At a basic level, this should not be too surprising. Resources are often quite scare, as is related know-how. Most initiatives focus first on introducing computers (and later tablets and other gadgets) into schools, and on rolling out and improving connectivity. Many countries new to the use of computers in schools are challenged to adequately handle some of the most basic security-related tasks, like installing (and keeping updated) anti-virus packages on individual devices. And to be honest: The initial stakes are often quite low. Only over time, once a critical mass of infrastructure is in place -- and is being used -- do thoughts turn to any significant extent to issues of computer and data security. But still: Unlike passing out shiny new tablets to schoolchildren or cutting the ribbon on a new educational makerspace, strengthening an education system's security practices typically doesn't make for compelling photo opportunities. For education ministers who typically enjoy short tenures in their jobs, it's often quite logical to leave such issues for the next lady (or guy) to handle.
That said, as connectivity spreads and improves, and as education systems move beyond a patchwork of often small and uncoordinated pilot projects to become more dependent on their ICT infrastructure at the classroom, school and system level, 'security' is gradually added to the list of responsibilities of a few staff, related budget line items are established, and sometimes small units are formed inside education bureaucracies.
Even then, though, digital security concerns usually tend not to be prioritized by ministries of education, and much of what is done is reactive in nature. In my experience, only when one of two types things take place do computer security issues get real attention: (1) when there is a move to computerized, especially online, testing; and/or (2) when something important is 'hacked'. (There is a third catalyst for action -- government regulation -- but that typically occurs only after one or both of these first two things have occurred.)
During dialogues with government around 'edtech issues', it's been my standard practice to try to insert a bullet point related to 'security' onto the formal agenda. For the most part, this has been tolerated ("of course we think security is important!"), but (if I am being honest) not always particularly welcome, and it is often the last agenda item, the kind of thing where the related discussion gets cut short and people close by saying, "We wish we had more time to discuss this."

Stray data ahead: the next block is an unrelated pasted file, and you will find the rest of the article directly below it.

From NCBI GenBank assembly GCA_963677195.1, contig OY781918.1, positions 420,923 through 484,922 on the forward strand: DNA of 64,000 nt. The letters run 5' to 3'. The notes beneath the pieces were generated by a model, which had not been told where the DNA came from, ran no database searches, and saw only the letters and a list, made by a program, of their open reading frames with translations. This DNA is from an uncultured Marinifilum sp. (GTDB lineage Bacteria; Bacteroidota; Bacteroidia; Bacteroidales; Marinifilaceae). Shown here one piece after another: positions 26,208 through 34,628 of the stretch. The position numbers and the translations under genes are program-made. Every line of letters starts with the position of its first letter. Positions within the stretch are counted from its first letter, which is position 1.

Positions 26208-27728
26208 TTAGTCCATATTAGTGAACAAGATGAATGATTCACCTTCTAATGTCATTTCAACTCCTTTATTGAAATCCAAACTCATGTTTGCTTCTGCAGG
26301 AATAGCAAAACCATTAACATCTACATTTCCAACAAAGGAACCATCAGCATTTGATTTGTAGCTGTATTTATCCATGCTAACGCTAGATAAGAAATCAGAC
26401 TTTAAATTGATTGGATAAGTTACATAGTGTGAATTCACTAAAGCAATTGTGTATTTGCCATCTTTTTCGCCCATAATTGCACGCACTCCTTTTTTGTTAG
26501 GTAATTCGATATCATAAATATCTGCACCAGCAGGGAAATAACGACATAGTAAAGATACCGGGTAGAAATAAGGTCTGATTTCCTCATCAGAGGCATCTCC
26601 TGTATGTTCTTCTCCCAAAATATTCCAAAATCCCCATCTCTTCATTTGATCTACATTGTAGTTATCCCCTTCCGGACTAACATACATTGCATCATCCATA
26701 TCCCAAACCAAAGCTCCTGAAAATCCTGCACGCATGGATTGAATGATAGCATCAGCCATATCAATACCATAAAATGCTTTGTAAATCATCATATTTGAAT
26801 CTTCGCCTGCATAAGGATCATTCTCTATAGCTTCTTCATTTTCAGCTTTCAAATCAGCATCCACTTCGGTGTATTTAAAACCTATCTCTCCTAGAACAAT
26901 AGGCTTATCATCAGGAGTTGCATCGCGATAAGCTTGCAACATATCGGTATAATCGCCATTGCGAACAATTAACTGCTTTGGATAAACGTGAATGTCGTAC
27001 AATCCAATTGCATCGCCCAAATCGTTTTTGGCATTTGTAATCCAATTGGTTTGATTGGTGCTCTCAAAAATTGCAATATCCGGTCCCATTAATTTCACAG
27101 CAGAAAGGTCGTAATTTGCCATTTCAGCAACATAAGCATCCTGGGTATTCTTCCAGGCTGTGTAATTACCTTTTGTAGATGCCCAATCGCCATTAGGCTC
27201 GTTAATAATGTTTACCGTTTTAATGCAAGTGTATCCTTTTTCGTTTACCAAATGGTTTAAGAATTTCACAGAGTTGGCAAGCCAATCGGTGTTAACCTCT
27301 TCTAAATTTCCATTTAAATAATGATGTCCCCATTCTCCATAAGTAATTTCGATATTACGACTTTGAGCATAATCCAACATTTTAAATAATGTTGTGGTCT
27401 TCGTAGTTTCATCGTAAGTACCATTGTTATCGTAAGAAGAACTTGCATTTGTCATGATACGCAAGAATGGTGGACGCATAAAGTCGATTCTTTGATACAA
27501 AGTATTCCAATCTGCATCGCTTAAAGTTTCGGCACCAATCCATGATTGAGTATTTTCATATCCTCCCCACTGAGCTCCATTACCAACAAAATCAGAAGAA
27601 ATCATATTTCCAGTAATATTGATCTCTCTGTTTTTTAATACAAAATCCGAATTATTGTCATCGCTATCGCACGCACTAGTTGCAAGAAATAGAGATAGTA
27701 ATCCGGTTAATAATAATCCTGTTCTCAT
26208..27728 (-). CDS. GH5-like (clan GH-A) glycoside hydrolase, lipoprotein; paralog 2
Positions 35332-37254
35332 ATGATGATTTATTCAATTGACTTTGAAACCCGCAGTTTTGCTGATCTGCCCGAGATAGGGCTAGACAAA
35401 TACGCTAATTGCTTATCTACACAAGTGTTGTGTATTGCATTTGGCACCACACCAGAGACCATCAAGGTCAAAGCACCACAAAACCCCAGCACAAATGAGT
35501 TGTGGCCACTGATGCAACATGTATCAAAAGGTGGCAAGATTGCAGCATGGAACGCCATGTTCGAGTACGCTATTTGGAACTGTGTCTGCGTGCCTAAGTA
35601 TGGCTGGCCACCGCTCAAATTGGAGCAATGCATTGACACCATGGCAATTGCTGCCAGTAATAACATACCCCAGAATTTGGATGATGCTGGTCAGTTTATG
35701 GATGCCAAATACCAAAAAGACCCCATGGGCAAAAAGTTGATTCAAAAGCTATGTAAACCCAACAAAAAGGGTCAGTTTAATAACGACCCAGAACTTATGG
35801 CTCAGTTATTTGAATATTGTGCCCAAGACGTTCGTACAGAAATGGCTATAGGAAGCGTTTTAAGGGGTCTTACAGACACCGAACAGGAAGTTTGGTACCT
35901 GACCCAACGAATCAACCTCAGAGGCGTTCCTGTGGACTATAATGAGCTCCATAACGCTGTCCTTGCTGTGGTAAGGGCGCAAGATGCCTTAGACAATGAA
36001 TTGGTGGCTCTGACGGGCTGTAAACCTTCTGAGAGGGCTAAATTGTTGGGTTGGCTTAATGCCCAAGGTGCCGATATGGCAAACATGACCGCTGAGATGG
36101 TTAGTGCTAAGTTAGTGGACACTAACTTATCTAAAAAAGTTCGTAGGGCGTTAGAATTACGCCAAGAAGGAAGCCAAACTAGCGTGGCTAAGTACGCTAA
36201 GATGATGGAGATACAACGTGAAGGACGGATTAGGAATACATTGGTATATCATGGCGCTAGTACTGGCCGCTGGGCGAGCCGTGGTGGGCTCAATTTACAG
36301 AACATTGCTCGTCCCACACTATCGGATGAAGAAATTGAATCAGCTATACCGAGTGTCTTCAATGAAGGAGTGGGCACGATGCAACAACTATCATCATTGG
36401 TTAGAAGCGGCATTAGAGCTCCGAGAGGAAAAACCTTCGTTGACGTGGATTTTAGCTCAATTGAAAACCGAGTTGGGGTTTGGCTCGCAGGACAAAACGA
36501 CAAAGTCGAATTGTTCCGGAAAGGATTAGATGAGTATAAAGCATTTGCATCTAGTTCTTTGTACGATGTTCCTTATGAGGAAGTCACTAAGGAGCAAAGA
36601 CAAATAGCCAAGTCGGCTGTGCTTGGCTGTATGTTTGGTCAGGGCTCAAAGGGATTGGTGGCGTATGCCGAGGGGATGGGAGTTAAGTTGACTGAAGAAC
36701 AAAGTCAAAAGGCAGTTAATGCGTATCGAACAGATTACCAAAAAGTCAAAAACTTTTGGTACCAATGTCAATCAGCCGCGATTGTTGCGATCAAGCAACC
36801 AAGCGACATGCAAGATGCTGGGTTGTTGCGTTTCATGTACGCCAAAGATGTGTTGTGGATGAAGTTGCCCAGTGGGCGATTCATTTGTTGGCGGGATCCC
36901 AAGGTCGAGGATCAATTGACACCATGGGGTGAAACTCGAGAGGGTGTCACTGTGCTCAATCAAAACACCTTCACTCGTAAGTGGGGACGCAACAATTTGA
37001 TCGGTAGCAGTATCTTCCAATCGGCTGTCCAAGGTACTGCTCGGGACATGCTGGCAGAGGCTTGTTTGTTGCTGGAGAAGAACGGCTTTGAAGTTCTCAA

In the past two years, however, things have begun to change a bit. While still never the focus of our discussions, people from a number of ministries of education with which I have worked have begun to bring up this issue proactively. Often, related exchanges begin with some form of the question, "We are thinking about introducing online testing but are wondering if we might get hacked -- how worried should we be, and what can we do to prevent this from happening?"
My response to this sort of question is usually is something along the lines of, "You are right to be worried, and there are a lot of things you can and should be doing as a result." (Whether or not online testing is actually a good idea is a separate question, and discussion.) We then quickly talk through a number of the standard high level issues, topics and concerns, touch on the feasibility and cost of a number of related first (and second, and third, and fourth ...) steps that need to be taken, and at the end draw up a list of names and organizations for potential follow-up. Before the discussion 'ends' (a discussion about computer security never actually 'ends', of course; once opened, Pandora's Box can never be fully closed), I make sure to make the following statement, and pose a related question:
Prevention is important. Obviously! I am glad to see that this is increasingly prominent on your agenda. If you have a checklist of things you are concerned about, and a list of how you are addressing them, we can take a look at it and talk through some potential related issues, to the extent that this might be useful. We can also talk about some other countries where some bad things have happened, in case any of those stories might be of interest.
But, no matter how successful you are when it comes to protecting your digital infrastructure and your data, if you are using connected digital technologies in your education system, at some point in the future:
For the past two decades, I've worked on issues at the intersection of the education and technology sectors in middle- and low-income countries and emerging markets around the world. It's been a fascinating job: Over the past 20 years, I've been an advisor to, evaluator of, and/or working-level participant in, educational technology ('edtech') initiatives in over 50 such countries. When it comes to ICT use in education, the promised revolution always seems to be just around the corner. Indeed: I am regularly pitched ideas by people who note that, while many past promises about the potential of the use of new technologies in education have failed to pan out, they are confident that "this time, it's different".
At the same time, I am quite often asked to help other folks identify intriguing initiatives that might, individually and/or collectively, illuminate emerging trends and approaches in this sector: